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Monday 8 April 2013 EPA Congress News 1 The official daily newsletter of the 21st European Congress of Psychiatry Monday 8 April 2013 Issue 2 EPACONGRESSNEWS Page 3 Exploring the state of the art in treat- ment paths in eating disorders with Janet Treasure. Page 6 Nikos Koutsoul- eris talks about dismaturation being common to various psychiatric condi- tions. Page 10 The SUPREME proj- ect – an exemplary study in education youths in mental health awareness. Page 17 Mary Baker dis- cusses the challeng- es that we must face to manage the future burdens in mental health. O f great focus during her introduction was the boost in collaboration that the EPA now harnesses. Specifically, in 2012, 33 European National Psychiatric Associations (NPAs) and more than 77,000 members were welcomed into the EPA – an integral step which Professor Wasserman commented made the association even better than the sum of its parts. Looking to the messages, goals and future plans for the EPA, she added: “We have a very beautiful vision: to improve psychia- try and mental health care throughout EPA 2013 opens to message of collaboration Inside today The opening session of EPA 2013 on Saturday evening played to a packed Apollon hall, with EPA President Danuta Wasserman (Karolinska Institute, Stockholm, Sweden) providing the address that would welcome this special 30th year for the EPA. Continued on page 2 Christian Roy: Photographer, reporter (www.roy-photographer.com)
  • Monday 8 April 2013 EPA Congress News 1

    The official daily newsletter of the 21st European Congress of Psychiatry Monday 8 April 2013 Issue 2


    Page 3Exploring the state of the art in treat-ment paths in eating disorders with Janet Treasure.

    Page 6Nikos Koutsoul-eris talks about

    dismaturation being common to various psychiatric condi-tions.

    Page 10The SUPREME proj-ect – an exemplary study in education youths in mental health awareness.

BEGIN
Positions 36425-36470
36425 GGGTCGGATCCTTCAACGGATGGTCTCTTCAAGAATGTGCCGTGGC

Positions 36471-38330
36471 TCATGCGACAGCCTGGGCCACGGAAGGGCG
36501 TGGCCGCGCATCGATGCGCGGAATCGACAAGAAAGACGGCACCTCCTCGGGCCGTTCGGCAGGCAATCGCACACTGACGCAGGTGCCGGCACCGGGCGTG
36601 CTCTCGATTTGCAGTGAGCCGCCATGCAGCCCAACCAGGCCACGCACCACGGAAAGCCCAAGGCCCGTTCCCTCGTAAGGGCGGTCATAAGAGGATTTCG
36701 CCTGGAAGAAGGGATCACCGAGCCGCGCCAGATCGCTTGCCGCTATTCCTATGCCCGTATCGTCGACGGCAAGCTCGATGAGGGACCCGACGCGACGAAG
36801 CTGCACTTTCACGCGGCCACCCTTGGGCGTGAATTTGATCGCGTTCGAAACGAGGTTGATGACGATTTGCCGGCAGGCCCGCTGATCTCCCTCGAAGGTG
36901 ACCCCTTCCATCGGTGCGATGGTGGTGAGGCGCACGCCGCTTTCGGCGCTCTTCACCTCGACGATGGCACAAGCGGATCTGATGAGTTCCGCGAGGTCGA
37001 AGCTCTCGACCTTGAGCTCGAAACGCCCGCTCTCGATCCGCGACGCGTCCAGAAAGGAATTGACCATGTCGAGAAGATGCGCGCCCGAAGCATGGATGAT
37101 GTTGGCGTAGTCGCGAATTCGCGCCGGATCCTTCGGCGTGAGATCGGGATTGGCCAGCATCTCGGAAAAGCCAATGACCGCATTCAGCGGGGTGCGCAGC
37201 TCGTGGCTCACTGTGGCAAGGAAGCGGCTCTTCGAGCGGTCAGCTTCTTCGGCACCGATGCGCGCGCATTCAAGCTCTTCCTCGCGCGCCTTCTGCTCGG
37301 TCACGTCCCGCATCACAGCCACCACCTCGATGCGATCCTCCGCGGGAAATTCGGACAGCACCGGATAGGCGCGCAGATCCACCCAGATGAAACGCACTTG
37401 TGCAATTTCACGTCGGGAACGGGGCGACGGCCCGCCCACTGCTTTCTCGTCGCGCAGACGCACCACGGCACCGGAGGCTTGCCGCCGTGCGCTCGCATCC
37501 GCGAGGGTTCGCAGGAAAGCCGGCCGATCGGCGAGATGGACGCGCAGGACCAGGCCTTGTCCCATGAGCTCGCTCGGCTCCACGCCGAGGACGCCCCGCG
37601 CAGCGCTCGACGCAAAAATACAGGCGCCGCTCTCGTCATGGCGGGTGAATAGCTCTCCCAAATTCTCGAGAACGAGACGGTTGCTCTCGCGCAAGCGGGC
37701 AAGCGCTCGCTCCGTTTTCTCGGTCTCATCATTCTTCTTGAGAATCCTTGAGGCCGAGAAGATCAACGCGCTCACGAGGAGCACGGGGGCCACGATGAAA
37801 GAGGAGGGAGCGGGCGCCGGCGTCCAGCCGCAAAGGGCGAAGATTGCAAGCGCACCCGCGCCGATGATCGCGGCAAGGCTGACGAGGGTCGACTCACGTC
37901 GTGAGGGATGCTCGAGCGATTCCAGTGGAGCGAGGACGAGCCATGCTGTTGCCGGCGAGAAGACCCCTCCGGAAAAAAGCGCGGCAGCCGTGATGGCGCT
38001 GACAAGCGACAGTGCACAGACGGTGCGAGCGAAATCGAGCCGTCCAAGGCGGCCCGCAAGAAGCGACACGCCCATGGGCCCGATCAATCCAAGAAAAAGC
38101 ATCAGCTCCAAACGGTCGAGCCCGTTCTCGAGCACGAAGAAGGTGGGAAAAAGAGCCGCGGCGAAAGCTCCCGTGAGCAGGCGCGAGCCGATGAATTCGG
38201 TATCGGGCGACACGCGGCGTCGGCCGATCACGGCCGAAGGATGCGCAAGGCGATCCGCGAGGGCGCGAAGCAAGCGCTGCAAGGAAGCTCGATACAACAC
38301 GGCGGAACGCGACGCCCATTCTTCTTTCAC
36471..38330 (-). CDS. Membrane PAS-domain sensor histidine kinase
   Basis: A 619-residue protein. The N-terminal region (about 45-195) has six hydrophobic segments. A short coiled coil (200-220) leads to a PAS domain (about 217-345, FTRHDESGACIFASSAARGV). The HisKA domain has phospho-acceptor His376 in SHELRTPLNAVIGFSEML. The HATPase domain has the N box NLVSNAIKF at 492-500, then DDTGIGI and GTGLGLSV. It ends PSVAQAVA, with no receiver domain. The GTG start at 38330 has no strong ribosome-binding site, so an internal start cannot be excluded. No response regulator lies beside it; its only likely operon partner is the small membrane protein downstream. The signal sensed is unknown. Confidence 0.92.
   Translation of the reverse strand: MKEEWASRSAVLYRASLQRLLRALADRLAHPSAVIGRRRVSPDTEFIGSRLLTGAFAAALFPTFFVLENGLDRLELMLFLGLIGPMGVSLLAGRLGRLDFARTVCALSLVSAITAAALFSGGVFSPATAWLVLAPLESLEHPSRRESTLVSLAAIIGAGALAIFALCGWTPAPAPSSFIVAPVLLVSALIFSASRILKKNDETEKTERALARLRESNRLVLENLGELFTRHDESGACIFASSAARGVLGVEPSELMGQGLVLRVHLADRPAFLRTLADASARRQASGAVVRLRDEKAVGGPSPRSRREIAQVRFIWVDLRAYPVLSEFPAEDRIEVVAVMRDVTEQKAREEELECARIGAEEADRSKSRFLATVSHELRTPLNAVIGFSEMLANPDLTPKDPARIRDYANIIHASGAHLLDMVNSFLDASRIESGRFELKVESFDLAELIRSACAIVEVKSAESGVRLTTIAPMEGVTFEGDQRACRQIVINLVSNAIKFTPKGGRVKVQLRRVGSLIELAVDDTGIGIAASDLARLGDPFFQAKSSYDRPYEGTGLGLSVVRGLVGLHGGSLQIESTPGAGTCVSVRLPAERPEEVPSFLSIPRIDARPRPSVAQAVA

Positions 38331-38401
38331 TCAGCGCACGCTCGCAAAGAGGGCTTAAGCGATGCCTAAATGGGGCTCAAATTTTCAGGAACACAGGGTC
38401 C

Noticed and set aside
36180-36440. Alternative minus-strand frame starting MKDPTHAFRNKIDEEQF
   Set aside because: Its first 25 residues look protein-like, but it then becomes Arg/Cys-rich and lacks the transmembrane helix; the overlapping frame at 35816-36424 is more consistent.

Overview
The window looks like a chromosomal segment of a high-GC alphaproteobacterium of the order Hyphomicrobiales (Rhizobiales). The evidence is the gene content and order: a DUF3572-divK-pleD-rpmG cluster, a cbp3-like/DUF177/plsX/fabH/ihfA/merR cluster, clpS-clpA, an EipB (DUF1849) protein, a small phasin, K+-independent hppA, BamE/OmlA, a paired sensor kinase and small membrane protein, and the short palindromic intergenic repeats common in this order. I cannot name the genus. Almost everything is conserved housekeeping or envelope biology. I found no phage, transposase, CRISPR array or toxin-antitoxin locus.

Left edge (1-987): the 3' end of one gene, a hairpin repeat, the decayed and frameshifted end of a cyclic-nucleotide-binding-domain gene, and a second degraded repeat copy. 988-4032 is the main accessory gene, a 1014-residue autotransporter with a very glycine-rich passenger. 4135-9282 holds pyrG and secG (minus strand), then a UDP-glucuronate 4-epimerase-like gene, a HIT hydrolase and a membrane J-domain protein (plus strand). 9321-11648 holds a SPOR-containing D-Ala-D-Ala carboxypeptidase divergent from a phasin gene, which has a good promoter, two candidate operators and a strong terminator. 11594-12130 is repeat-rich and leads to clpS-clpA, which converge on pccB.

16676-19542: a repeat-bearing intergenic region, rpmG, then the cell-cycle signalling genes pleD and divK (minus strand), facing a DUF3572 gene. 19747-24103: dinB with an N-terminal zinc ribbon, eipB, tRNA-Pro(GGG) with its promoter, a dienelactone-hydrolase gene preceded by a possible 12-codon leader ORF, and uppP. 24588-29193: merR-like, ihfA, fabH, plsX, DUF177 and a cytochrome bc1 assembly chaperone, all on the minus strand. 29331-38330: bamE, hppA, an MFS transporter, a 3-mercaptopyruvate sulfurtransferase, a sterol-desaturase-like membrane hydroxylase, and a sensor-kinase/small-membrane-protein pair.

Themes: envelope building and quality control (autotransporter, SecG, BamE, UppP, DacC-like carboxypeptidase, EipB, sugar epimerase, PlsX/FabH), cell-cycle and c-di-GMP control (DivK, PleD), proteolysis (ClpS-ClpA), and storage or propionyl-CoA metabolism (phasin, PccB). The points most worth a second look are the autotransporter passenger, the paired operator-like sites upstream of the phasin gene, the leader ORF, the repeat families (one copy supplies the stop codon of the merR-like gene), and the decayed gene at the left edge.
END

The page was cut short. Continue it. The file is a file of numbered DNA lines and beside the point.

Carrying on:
Page 17Mary Baker dis-cusses the challeng-es that we must face to manage the future burdens in mental health.

    O f great focus during her introduction was the boost in collaboration that the EPA now harnesses. Specifically, in 2012, 33 European National Psychiatric Associations (NPAs) and more than 77,000 members were welcomed into the EPA – an integral step which Professor Wasserman commented made the association even better than the sum of its parts.

    Looking to the messages, goals and future plans for the EPA, she added: “We have a very beautiful vision: to improve psychia-try and mental health care throughout

    EPA 2013 opens to message of collaboration


    The opening session of EPA 2013 on Saturday evening played to a packed Apollon hall, with EPA President Danuta Wasserman (Karolinska Institute, Stockholm, Sweden) providing the address that would welcome this special 30th year for the EPA. Continued on page 2



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  • 2 EPA Congress News 8 April 2013 Monday

    Europe.” But for every advance in diagnosis and treatment, Professor Wasserman stressed that we must also learn from our mistakes, and re-spond to the challenges that we face with even stronger messages and aims.

    As such, she underscored the need to make European funding bodies aware of the need for research in reducing the immense mental health burden. “As you probably know the EPA has very extensive activities, however we need to collaborate much more now with independ-ent committees and with national psychiatric associations,” said Professor Wasserman.

    She also stressed the importance of good working conditions for psychiatrists in Europe, saying: “In today’s economic climate, we need to fight to secure resources for clinical work. It is not easy because it is not so often we can influ-ence our employers.”

    Of paramount importance, she added, was taking care of our own health, by doing so pro-viding better role models for our patients.

    In her final remarks during the session, Professor Wasserman added thanks: “I would like to say thank you to our administrative staff in Strasbourg, for bringing in excellent sup-port, and also to Kenes staff for organising our congresses. Thank you very much for joining us in Nice.”

    Representing the local organising committee

    during the session was Philippe Courtet (Uni-versity of Montpellier, France), who welcomed attendees to the session, and congress, adding: “This is an occasion to pay homage to our Eu-ropean leaders who created and developed our association during the past three decades.”

    Professor Courtet also touched upon the links between art and psychiatry the world over, commenting “psychiatry is essential for life, not only for our lives.... art is linked to psychiatry, and art is only possible thanks to the light.”